Moreover, whatever happened between Wilson and Brown, it cannot justify the military-style reaction of the police and other government personnel in the aftermath. Pointing weapons at and verbally abusing peaceful demonstrators is intolerable. Tear-gassing crowds is outrageous. Curfews treat innocent people like criminal suspects. It’s telling that while demonstrators were being manhandled, the police stood by while others robbed stores.

What should happen now in Ferguson and all places where shootings by the police have occurred? In the current context, it is imperative that anytime a police officer shoots someone, a public adversarial proceeding should be held where all the evidence can be presented. It could be a full-blown trial or a hearing to determine if a trial is warranted. But objectivity and transparency must be priorities. The public must see that the police officer is being judged without favor. Not even the hint of a proceeding rigged in favor of the police must be permitted. If this requires an independent investigator or prosecutor, so be it. Here, indeed, is a matter that requires heightened scrutiny.

In the longer term, the way policing is done must be rethought. I can’t see how under the current system the nature of the police as an occupying army can be changed. This is especially true where minority communities are concerned. Radical solutions are needed.

People rightly decry the obnoxious militarization of even small-town police departments, but the problem is deeper than that. Police forces abused people — particularly black people — long before the Pentagon started giving cities and towns war materiel. Remember those scenes of dogs and firehoses being turned on peaceful civil-rights marchers? A billy club is low-tech, but it can do — and did — much damage. The system has long cultivated an us-versus-them attitude in the police. It’s nothing new, even if the “them” has come to include more people. Police don’t even regard themselves as civilians, as I believe they once did. We are the civilians. They are our watchers keeping us in line. Who doesn’t do a quick self-survey when a police officer approaches? As Steppenwolf sang in its 1969 hit “Monster”: “The police force is watching the people, and the people just can’t understand.”

I see potential in the approach spelled out by one of my favorite libertarians, Karl Hess, who wrote, also in 1969:

Libertarianism is a people’s movement and a liberation movement. It seeks the sort of open, non-coercive society in which the people, the living, free, distinct people may voluntarily associate, dis-associate, and, as they see fit, participate in the decisions affecting their lives. This means a truly free market in everything from ideas to idiosyncrasies. It means people free collectively to organize the resources of their immediate community or individualistically to organize them; it means the freedom to have a community-based and supported judiciary where wanted, none where not, or private arbitration services where that is seen as most desirable. The same with police. The same with schools, hospitals, factories, farms, laboratories, parks, and pensions. Liberty means the right to shape your own institutions.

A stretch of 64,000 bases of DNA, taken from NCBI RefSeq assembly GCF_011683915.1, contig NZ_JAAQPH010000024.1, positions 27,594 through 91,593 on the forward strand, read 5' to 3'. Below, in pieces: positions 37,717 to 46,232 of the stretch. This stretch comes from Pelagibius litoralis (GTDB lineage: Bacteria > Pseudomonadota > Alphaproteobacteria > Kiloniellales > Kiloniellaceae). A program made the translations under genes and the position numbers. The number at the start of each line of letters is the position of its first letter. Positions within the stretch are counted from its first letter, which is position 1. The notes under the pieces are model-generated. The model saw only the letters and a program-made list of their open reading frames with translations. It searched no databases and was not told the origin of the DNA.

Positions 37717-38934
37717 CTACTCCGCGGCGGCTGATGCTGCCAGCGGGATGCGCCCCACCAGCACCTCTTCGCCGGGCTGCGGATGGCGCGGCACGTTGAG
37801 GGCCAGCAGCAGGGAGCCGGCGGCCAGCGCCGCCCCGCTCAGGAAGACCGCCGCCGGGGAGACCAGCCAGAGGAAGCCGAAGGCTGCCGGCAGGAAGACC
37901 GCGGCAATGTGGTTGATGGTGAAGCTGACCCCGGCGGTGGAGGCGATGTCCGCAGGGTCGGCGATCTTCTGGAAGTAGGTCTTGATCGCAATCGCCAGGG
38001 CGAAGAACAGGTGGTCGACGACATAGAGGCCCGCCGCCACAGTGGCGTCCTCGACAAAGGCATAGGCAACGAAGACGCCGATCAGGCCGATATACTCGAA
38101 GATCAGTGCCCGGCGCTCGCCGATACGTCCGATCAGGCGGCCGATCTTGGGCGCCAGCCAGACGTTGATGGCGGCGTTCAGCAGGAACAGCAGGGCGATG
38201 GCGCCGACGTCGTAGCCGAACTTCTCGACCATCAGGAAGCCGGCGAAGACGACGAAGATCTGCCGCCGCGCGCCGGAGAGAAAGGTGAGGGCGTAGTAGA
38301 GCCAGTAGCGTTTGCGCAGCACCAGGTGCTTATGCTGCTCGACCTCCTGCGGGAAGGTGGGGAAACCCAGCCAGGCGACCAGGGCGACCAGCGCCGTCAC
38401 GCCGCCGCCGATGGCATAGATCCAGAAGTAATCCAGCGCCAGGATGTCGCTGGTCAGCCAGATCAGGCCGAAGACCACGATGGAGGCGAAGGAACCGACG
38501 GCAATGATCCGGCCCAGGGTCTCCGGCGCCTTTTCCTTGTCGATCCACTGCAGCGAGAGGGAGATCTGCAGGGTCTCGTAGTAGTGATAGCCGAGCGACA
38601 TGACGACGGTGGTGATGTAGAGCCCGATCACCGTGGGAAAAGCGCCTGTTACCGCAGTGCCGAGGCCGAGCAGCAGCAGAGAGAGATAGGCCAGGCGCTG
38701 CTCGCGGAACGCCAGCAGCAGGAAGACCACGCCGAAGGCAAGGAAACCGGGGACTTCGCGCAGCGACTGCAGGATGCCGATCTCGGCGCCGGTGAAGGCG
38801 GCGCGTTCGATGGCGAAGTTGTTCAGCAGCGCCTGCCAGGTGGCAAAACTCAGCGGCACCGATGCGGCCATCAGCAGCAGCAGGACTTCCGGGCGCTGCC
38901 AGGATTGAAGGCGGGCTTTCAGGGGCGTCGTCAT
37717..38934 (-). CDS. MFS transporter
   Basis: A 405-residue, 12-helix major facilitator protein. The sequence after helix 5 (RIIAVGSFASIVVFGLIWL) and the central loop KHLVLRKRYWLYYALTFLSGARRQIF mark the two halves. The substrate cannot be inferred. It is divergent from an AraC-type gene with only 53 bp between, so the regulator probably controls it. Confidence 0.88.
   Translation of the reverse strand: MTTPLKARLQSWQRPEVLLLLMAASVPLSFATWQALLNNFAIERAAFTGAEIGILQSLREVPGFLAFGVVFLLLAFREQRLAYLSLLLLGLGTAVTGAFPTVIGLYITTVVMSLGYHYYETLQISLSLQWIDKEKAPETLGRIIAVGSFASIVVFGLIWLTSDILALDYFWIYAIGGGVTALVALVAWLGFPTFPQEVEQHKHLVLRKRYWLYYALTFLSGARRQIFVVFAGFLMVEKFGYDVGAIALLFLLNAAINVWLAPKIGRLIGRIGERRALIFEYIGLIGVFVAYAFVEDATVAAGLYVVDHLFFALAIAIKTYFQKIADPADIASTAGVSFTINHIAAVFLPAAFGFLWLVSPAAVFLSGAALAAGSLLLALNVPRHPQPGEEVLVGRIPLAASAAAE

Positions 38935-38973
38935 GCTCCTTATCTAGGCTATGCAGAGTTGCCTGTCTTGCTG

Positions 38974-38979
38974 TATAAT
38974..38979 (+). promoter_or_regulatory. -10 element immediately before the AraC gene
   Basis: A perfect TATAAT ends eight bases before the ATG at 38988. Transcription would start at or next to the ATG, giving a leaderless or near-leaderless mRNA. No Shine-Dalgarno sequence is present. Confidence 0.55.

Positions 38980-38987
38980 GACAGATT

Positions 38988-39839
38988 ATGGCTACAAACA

We have to do something — soon.

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    Sheldon Richman is former vice president and editor at The Future of Freedom Foundation and editor of FFF's monthly journal, Future of Freedom. For 15 years he was editor of The Freeman, published by the Foundation for Economic Education in Irvington, New York. He is the author of FFF's award-winning book Separating School & State: How to Liberate America's Families; Your Money or Your Life: Why We Must Abolish the Income Tax; and Tethered Citizens: Time to Repeal the Welfare State. Calling for the abolition, not the reform, of public schooling. Separating School & State has become a landmark book in both libertarian and educational circles. In his column in the Financial Times, Michael Prowse wrote: "I recommend a subversive tract, Separating School & State by Sheldon Richman of the Cato Institute, a Washington think tank... . I also think that Mr. Richman is right to fear that state education undermines personal responsibility..." Sheldon's articles on economic policy, education, civil liberties, American history, foreign policy, and the Middle East have appeared in the Washington Post, Wall Street Journal, American Scholar, Chicago Tribune, USA Today, Washington Times, The American Conservative, Insight, Cato Policy Report, Journal of Economic Development, The Freeman, The World & I, Reason, Washington Report on Middle East Affairs, Middle East Policy, Liberty magazine, and other publications. He is a contributor to the The Concise Encyclopedia of Economics. A former newspaper reporter and senior editor at the Cato Institute and the Institute for Humane Studies, Sheldon is a graduate of Temple University in Philadelphia. He blogs at Free Association. Send him e-mail.